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GCSC Keynote Lecture Series

The GCSC Keynote Lecture Series is open to anyone interested in attending. To provide relevant topics for the diverse set of research interests pursued within the GCSC, the lectures in this series are positioned for an interdisciplinary spectrum of listeners and centred on current concepts, questions and theories within the study of culture. The lectures are oriented according to the research areas of the GCSC and deliver theoretical and methodological impulses.

See the Video-Blog to view these lectures. There you can also find past lectures and events. Here you can download the poster.

Summer Semester 2019

Leigh York (Cornell University, Ithaca)

Transmedia Contact Zones: Episodes from the Page to the Screen

14.05.2019, 18-20, room 001, MFR

Leigh York

Researcher at the Department of German Studies at Cornell University, USA

Main Research Interests

  • Narrative Form in the 19th Century German Novels
  • Critical Theory
  • Media Studies


This talk will posit the “episode” as the primary narrative unit that shapes multi-media print narratives in the late eighteenth and nineteenth centuries. With the rise of the periodical press, authors were faced with rapidly changing printing technologies and an expanding literary marketplace. Whereas earlier picaresque novels comprised series of episodes that were only loosely connected, new media conditions demanded new narrative strategies. This project looks at the ways that nineteenth-century authors began using the episode to generate complex forms of transmedia continuity that generate continual (and futural) narrative pleasure. By looking beyond its own narrative limits and asking “what comes next,” the episode conveys a storytelling gap that prompts continuation in future episodes, thus generating a potentially infinite series that, in many cases, exceeds the boundaries of text and medium. I trace the development of multi-media episodes from the eighteenth-century work of Karl Philipp Moritz to the nineteenth-century bestseller Karl May; I end by arguing that the episode continues to structure popular transmedia storytelling well into the twenty-first century, in print, online, and on screen. This paper uncovers a continuity between print media in the long nineteenth century and digital media in the twentieth and twenty-first, giving us a deeper historical view of our own storytelling practices and aligning these practices with larger shifts in how we conceive of life, pleasure, value, and politics.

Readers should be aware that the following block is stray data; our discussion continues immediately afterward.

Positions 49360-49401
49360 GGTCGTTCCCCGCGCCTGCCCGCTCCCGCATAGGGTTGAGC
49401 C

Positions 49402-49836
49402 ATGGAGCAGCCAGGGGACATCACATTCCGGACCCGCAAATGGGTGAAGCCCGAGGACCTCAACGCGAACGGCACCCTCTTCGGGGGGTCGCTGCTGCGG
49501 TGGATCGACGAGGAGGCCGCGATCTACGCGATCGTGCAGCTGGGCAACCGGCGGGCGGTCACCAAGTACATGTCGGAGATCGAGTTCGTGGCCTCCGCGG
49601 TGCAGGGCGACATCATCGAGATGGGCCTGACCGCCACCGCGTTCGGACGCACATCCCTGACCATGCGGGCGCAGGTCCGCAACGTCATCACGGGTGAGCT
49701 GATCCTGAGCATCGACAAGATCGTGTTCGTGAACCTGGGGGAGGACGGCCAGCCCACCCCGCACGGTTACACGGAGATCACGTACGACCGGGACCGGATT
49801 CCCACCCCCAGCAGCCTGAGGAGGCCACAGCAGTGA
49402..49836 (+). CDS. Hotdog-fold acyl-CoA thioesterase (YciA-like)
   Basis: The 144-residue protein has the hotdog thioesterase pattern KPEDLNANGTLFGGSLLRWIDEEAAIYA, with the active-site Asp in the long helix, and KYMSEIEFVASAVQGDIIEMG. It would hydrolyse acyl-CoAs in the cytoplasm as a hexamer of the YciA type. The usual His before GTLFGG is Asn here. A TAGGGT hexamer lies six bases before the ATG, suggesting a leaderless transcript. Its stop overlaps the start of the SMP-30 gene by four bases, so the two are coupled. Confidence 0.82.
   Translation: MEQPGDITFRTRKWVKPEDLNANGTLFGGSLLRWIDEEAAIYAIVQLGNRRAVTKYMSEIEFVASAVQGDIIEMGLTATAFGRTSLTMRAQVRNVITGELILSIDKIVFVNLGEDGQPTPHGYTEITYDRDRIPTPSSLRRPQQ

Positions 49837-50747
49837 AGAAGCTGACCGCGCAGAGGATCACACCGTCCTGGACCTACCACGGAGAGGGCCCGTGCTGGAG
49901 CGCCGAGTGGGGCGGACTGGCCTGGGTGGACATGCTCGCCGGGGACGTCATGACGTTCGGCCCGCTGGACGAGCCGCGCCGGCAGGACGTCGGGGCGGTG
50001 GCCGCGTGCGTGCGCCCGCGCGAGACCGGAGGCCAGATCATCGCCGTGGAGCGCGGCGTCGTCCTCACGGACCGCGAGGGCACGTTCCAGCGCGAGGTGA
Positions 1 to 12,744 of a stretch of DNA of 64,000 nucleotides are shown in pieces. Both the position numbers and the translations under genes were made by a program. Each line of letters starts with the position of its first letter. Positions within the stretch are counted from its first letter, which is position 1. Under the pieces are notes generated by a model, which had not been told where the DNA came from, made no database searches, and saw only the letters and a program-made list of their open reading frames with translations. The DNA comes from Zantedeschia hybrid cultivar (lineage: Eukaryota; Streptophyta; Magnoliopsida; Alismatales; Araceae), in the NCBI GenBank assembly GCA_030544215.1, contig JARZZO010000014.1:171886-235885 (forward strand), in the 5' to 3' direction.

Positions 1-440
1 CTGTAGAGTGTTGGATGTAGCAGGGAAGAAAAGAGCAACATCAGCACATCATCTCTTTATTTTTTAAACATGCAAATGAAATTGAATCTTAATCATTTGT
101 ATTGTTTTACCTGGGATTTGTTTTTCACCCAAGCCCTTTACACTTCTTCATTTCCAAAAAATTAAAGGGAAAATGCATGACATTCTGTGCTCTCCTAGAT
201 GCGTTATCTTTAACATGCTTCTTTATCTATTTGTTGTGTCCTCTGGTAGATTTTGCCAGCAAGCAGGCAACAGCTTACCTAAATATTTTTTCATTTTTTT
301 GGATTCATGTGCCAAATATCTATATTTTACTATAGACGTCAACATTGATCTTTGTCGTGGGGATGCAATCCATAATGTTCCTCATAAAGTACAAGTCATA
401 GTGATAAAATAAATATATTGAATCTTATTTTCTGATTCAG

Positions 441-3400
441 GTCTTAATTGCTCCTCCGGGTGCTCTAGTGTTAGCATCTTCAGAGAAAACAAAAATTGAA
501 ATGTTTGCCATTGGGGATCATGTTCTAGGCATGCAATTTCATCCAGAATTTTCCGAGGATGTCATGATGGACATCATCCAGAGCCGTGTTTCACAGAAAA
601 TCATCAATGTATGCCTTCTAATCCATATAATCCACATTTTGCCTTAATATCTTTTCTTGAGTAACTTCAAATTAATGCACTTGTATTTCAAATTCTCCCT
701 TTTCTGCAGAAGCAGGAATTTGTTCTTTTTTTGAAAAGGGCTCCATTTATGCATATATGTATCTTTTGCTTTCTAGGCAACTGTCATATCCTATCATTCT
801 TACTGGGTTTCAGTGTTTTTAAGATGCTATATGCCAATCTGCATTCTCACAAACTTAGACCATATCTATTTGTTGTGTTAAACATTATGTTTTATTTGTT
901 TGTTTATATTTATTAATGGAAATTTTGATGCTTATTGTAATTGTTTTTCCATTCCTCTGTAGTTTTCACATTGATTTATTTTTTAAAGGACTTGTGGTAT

John Haldon (Princeton University)

St Theodore, Euchaïta and Anatolia, c. 500-1000.Landscape, Climate and the Survival of an Empire

11.06.2019, 18-20, room 001, MFR

John Haldon

Professor at the History Department at Princeton University, USA

Main Research Interests

  • Byzantine
  • Environmental History
  • Material Culture
  • Social History

Publications (selected)

  • A Tale of Two Saints: The Martyrdoms and Miracles of Saints Theodore 'the Recruit' and 'the General'. Oxford University Press 2016.
  • The Empire That Would Not Die: The Paradox of Eastern Roman Survival, 640-740. Harvard University Press 2016.

  • A Critical Commentary on The Taktika of Leo VI. University of Chicago Press 2013.


No-one doubts that climate, environment and societal development are linked in causally complex ways.  But in relating these different evidential spheres in an explanatorily satisfactory way, we must consider a number of issues, not least the scale at which the climatic and environmental events are observed, and how this relates to the societal changes in question. Differentiating between the various effects of the structural dynamics of a set of inter-connected or overlapping socio-economic or cultural systems is complex; building into our explanation the impact of environmental stressors does not make life easier.  One good reason for a historical perspective is to determine how different categories of socio-political system respond to different levels of stress – in the hope that such knowledge can contribute to contemporary policy and future planning, for example.  How and why are some societal systems more resilient or flexible than others?  If we don’t really understand these complex causal associations, we are unlikely to generate effective responses.